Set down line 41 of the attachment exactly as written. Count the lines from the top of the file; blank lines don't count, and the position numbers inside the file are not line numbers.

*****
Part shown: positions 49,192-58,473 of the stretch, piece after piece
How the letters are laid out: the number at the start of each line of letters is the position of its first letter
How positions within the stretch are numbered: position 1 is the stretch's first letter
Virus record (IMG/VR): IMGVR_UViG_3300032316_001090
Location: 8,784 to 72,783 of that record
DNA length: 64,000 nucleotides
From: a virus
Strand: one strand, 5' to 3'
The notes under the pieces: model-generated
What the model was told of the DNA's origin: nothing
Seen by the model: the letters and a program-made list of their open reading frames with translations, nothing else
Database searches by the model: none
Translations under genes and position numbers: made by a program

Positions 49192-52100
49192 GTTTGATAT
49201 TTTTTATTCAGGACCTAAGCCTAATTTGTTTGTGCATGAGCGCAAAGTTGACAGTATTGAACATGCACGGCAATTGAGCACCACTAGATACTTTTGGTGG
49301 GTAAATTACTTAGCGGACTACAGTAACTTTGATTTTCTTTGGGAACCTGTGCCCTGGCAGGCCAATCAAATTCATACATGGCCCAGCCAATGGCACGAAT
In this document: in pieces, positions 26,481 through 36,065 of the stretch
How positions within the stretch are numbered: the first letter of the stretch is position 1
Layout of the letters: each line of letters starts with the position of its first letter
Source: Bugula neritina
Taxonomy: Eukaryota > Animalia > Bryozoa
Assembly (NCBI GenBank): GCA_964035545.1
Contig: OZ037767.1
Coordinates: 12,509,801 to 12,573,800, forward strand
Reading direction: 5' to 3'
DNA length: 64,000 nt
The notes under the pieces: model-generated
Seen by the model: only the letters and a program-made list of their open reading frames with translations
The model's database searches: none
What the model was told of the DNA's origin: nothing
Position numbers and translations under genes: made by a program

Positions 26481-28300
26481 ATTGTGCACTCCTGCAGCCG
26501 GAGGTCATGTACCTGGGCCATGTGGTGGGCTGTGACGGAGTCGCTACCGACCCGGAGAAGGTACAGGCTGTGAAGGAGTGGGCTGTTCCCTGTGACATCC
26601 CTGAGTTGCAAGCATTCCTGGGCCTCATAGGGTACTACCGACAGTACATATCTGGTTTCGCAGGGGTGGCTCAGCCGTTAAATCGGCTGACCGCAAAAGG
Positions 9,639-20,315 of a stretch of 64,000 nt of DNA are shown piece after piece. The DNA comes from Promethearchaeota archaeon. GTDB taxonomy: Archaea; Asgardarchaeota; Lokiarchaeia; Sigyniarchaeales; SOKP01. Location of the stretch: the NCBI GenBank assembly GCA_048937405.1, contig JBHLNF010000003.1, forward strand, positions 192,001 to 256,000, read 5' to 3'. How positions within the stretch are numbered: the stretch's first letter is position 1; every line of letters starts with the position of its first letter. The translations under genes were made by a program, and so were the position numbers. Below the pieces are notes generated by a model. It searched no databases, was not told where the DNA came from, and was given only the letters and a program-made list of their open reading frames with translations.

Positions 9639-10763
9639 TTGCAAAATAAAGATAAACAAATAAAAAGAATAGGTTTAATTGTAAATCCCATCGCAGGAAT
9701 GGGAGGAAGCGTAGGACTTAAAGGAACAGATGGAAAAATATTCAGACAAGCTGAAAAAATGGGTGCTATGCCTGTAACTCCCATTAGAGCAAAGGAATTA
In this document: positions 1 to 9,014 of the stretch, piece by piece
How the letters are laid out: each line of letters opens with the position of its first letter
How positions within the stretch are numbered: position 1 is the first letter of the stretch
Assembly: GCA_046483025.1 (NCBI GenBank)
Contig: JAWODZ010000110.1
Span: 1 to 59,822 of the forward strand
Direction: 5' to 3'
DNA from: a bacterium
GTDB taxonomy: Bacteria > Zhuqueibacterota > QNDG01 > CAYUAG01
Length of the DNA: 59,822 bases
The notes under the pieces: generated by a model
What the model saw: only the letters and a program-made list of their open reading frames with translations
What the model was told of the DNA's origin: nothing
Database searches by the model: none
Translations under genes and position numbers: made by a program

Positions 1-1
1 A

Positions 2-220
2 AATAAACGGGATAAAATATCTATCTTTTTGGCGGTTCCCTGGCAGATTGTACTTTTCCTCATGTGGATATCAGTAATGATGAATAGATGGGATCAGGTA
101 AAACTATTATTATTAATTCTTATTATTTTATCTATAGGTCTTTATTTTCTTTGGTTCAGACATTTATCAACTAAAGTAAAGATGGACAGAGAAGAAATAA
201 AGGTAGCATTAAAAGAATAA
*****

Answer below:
In this document: positions 1 to 9,014 of the stretch, piece by piece